Remember that there are lots of reasons why something might not make the cut for a PhD and the examiners aren't trying to catch you out. They don't even need to agree 100% with your decisions, but they do need to hear that you had credible reasons for making them.
It may be that there wasn't space to cover everything (in which case you should justify prioritising the material you did include). Or perhaps you felt that there was already sufficient scholarship related to a particular source or concept and your aim was to take the field in a different direction (this is a very good answer, if you can make it convincingly).
"If you were to repeat this project, what would you do differently?"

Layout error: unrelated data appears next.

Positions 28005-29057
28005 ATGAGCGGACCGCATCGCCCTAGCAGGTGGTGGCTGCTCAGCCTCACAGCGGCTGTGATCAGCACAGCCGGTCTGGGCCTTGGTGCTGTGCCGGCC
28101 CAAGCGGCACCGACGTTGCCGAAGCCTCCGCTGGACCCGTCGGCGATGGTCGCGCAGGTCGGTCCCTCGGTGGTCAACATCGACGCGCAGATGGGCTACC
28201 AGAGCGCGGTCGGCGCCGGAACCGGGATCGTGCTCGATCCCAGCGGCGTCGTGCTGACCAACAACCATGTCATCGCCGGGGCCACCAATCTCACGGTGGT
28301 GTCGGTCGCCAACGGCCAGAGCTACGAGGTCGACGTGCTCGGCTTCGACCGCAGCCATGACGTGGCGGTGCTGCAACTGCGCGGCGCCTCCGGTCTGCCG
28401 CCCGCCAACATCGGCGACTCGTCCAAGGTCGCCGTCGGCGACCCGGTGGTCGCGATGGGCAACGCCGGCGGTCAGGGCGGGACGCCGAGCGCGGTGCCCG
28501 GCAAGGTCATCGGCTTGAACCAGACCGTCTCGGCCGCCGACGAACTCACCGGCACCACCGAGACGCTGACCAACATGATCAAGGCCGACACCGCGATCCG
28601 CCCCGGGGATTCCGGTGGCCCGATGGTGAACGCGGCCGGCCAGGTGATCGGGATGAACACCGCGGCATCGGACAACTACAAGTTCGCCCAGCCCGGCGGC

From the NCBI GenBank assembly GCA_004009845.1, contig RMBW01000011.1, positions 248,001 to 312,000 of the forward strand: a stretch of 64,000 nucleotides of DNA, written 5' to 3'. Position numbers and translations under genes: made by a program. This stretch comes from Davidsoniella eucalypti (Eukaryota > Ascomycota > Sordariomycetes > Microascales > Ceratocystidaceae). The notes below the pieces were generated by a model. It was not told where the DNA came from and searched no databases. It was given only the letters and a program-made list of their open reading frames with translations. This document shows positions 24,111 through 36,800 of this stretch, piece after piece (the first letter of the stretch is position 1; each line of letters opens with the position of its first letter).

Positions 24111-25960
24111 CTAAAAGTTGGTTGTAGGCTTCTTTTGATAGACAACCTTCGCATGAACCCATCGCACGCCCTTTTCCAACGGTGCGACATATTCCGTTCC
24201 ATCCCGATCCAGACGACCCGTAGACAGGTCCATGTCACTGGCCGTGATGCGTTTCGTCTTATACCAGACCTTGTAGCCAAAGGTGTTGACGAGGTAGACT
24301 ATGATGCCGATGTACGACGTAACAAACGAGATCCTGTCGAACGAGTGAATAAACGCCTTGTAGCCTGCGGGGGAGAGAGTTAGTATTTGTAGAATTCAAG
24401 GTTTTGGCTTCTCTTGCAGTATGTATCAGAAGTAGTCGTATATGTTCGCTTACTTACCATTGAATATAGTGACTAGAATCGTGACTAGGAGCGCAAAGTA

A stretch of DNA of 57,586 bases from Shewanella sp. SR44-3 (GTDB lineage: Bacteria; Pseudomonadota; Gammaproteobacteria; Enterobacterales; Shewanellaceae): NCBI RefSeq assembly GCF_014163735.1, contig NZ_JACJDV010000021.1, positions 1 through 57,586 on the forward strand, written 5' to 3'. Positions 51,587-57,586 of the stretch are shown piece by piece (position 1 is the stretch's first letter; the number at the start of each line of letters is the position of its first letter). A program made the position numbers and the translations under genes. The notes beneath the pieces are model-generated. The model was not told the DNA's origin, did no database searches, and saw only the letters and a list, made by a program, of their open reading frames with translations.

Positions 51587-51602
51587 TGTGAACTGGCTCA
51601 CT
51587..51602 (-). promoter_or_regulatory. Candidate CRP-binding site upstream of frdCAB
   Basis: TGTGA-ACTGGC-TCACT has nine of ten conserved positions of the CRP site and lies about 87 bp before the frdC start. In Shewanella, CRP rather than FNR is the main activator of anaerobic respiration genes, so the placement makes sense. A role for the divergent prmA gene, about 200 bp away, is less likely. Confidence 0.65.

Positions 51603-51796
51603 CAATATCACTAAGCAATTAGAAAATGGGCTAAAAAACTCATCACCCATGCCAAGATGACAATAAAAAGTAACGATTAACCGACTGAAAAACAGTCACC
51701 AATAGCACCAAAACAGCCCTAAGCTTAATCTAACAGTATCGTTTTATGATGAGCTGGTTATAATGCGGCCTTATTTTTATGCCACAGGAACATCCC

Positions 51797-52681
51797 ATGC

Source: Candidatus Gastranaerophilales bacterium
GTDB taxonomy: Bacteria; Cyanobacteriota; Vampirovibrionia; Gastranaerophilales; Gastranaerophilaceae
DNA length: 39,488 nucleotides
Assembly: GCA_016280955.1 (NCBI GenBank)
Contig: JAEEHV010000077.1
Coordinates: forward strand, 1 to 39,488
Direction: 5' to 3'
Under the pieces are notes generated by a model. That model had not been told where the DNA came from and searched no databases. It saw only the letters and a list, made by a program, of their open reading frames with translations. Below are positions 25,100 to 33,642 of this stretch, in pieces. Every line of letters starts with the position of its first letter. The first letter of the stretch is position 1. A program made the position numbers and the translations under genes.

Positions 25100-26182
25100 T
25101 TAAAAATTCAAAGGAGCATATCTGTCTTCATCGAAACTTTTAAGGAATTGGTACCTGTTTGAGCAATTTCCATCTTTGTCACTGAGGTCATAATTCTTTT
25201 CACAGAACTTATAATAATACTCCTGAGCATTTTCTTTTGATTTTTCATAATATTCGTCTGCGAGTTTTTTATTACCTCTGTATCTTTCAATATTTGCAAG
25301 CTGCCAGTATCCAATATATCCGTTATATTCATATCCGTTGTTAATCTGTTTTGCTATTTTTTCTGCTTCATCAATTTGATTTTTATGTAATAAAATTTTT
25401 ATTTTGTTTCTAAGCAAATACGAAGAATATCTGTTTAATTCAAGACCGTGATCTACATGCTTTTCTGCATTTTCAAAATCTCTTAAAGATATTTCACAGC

This question (or one like it) may come towards the end of the viva as you reflect on the project as a whole.
Again, the aim isn't to try and undermine your thesis, but rather to see whether you can constructively critique your own work and approaches. Or, to put it another way, have you learned anything from the experience of doing a PhD? You should have. After all, a doctorate is partly about learning to become an effective researcher and mistakes are a great thing to learn from.
In any case, this shouldn't be too hard to answer. There are likely to be all sorts of things you would do differently in future: from adopting different approaches or directions sooner, to heading off blind alleys or methodological mistakes.
"What do you think the next steps might be for this research?"